Victims find shelter at school, funeral home POWERFUL STORM RIPS REGION

TAKING REFUGE

November 02, 1994|By Kate Shatzkin | Kate Shatzkin,Sun Staff Writer

They huddled in a place where the dead are remembered and mourned, thankful not to be among them.

In the aftermath of the devastation visited on the 1200 block of E. North Ave. yesterday afternoon, families took temporary shelter in the closest available refuge, the March Funeral Home at East North Avenue and Aisquith Street.

Pearl Brown, 78, held on to a chair, breathing carefully.

"I was laying down, and all at once the wind came and the whole roof came off, and the whole front of the house went out into the street," said Ms. Brown, who has owned her North Avenue rowhouse for about six years. "I just laid there. I thought the wind was going to take us away."

Ms. Brown, who suffered a stroke two years ago, was worried about her health. A nurse on the scene had just told her that her blood pressure was extremely high, she said.

As Ms. Brown spoke, a small girl whose home was damaged by the storm played among the mauve curtains and chased a boy around the funeral home's main altar.

A few yards away, the bodies of a man in a dark suit and a woman dressed in burgundy lay peacefully in open coffins in viewing rooms, their faces bathed in a soft glow. Despite the chaos in the streets, several people came to pay their last respects.

"They needed a place," Annette March-Grier, one of the owners of the funeral home, said of those who had been uprooted by the storm. "Fortunately, we don't have any services going on."

Ms. Brown's story was one of dozens being told around the city yesterday, particularly in two heavily damaged pockets, one in East Baltimore, the other in West Baltimore.

Several hours after the storm, those at the funeral home moved to the Cecil-Kirk Recreation Center a few blocks away, where some were to spend the night awaiting more permanent housing.

Anthony Lewis, director of the center, said about 150 people from East Baltimore showed up looking for housing.

Meanwhile, in West Baltimore, about 40 people, mostly children, took shelter in the Harlem Park Elementary School cafeteria, where the words "The Place to Be" are painted on the walls.

About a dozen parents and teachers helped pour coffee and hot chocolate, set up cafeteria tables decorated with flowers and served fast-food hamburgers. Several ministers were on hand for counseling, and school staffers rolled out a large-screen television set so that the children could watch cartoons.

Red Cross helps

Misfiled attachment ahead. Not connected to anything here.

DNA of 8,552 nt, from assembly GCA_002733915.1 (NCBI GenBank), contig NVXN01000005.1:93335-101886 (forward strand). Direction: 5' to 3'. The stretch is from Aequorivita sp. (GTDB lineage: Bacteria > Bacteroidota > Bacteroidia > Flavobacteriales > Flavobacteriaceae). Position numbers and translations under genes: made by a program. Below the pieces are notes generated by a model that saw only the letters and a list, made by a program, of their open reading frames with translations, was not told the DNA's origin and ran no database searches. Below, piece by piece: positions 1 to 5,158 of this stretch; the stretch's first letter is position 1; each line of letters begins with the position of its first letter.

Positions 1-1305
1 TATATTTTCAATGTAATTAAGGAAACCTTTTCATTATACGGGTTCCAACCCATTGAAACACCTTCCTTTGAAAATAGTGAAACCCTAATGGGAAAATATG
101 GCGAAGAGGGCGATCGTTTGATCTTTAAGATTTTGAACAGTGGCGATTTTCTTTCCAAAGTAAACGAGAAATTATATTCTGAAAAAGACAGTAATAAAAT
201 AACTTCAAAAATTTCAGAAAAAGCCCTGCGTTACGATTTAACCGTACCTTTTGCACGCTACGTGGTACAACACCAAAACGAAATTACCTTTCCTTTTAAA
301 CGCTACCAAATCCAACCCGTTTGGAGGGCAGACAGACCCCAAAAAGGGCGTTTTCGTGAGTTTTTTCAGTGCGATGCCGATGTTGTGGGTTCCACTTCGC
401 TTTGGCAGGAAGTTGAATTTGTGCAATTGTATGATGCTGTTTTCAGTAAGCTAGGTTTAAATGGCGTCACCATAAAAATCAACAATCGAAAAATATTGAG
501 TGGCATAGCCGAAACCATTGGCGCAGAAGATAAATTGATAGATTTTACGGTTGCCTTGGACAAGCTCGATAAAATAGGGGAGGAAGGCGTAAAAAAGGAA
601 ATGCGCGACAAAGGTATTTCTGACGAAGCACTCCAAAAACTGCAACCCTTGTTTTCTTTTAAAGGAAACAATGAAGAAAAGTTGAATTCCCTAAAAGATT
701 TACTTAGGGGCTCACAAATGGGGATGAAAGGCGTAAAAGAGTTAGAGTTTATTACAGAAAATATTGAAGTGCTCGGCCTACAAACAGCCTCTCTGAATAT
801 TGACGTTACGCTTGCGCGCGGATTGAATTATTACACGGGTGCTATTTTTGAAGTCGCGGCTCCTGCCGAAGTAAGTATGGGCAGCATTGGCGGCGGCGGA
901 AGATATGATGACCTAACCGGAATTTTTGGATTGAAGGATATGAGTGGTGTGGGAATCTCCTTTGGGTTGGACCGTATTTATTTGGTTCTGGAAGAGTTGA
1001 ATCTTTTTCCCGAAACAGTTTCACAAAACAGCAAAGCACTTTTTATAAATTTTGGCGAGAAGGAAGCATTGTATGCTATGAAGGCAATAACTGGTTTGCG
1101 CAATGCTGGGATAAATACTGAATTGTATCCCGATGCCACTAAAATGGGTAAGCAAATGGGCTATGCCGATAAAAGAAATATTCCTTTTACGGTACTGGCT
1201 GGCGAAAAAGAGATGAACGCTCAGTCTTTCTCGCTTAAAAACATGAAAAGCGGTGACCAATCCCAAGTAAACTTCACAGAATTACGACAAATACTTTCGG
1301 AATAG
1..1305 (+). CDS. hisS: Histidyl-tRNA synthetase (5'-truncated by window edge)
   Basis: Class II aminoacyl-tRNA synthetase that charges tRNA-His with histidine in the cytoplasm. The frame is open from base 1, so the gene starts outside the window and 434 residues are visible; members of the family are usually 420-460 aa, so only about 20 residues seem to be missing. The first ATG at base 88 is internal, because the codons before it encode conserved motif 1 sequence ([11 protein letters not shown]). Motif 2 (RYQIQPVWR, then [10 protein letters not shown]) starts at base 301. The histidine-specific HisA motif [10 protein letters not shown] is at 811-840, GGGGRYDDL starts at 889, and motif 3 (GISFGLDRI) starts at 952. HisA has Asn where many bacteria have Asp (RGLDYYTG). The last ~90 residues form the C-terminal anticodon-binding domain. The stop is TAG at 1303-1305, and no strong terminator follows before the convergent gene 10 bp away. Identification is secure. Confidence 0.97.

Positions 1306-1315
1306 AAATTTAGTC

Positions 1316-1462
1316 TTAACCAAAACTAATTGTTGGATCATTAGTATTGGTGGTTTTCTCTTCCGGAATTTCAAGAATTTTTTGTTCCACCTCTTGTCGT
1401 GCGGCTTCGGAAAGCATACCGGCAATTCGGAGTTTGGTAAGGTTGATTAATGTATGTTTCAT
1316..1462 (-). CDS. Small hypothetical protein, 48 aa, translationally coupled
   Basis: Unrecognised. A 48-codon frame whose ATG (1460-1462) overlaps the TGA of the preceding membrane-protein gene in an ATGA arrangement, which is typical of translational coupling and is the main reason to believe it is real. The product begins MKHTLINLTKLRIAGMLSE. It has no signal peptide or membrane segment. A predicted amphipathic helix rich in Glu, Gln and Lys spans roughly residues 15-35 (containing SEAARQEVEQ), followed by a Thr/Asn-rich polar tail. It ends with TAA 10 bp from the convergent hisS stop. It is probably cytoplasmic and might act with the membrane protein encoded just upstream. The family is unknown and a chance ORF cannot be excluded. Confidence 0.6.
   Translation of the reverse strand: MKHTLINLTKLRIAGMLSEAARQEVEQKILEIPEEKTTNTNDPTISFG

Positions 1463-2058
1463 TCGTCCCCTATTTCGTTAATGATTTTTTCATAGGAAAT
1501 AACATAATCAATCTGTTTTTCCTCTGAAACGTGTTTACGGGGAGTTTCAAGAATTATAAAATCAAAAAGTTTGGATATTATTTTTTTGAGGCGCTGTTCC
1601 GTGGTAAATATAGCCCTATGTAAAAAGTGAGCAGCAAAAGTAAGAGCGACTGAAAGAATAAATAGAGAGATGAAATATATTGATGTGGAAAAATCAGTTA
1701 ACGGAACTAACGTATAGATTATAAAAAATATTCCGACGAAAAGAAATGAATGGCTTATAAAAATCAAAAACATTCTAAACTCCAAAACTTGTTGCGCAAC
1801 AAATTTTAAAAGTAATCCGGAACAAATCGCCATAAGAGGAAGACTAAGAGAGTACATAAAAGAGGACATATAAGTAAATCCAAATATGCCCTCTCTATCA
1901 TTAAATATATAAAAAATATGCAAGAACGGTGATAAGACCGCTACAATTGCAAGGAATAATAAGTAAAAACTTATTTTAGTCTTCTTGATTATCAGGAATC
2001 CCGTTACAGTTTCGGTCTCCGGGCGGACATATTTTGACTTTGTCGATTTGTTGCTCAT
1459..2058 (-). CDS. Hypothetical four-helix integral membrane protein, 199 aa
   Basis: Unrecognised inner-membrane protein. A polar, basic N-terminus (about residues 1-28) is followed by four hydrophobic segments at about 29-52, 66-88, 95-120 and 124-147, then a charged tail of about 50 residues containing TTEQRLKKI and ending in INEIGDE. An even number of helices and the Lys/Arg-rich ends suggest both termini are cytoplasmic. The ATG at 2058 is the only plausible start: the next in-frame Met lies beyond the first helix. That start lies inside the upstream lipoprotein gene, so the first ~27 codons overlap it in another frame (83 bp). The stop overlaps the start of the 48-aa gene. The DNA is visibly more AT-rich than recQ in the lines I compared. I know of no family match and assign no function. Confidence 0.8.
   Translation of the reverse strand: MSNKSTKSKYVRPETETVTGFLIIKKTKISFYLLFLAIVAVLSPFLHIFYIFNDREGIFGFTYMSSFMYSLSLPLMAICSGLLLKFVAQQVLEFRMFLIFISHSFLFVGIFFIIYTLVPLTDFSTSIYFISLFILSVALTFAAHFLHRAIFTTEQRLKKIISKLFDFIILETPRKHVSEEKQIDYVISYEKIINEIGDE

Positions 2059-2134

Last night, workers with the Red Cross of Central Maryland said 14 West Baltimore families had signed up for relocation, nearly everyone who was displaced in that part of the city. People who could not notify relatives and obtain shelter were to be placed in area motels.

Darrell Edmonds, 53, wasn't even able to spent a night in his one-bedroom apartment in the 1700 block of Harlem Ave. before it was destroyed by the storm.

An hour before the winds kicked up, he and his friends finished laying tiles and installing ceiling fans. He said he was lucky that he hadn't moved in his furniture.

"I started bringing in the furniture, but because of the storm I didn't," he said.

As Mr. Edmonds applied for relocation, he said, "I'll be OK. I'll find something."

Gloria Jones, who was at the Harlem Park shelter, said she was reading her Bible in the living room of a house in the 1400 block of Lafayette Ave. when the storm hit. It "sounded like someone shot a gun," she said.

Mrs. Jones went to the shelter to comfort her granddaughter, fourth-grader Towanda White, who was crying and asking for her mother.

A few blocks away, Victor Givens, 34, surveyed the damage to Terry's Sandtown Confectionery.

Last year, he helped put up the store's roof. Yesterday, he stood next to part of it as it lay in the middle of the 900 block of Calhoun St.

'A crazy scene'

The wind "just picked it up and just took it," he said. "It was a crazy scene."

The storm also broke the windows of Mr. Givens' nearby house, slightly injuring his girlfriend, 40-year-old Debra Johnson.

"It was like the Wizard of Oz in my bathroom," Ms. Johnson said. "A board went through the window, and I was inside."

Yesterday's storm was the biggest emergency the Red Cross of Central Maryland has dealt with since a tornado hit Reisterstown in October 1990. The organization aided 109 families after that disaster, said Mike Ritter, director of emergency services.

City Council President Mary Pat Clarke, who surveyed the damage, said it was "a miracle" that no one was seriously hurt.

For Robert L. Brooks, a 27-year-old bricklayer, the winds that ripped through houses in the 1700 block of Harlem Ave. damaged or destroyed almost everything he owns.

He said he was on the first floor of his house, which he shares with several other families, when he heard bricks starting to fall at the back of the house.

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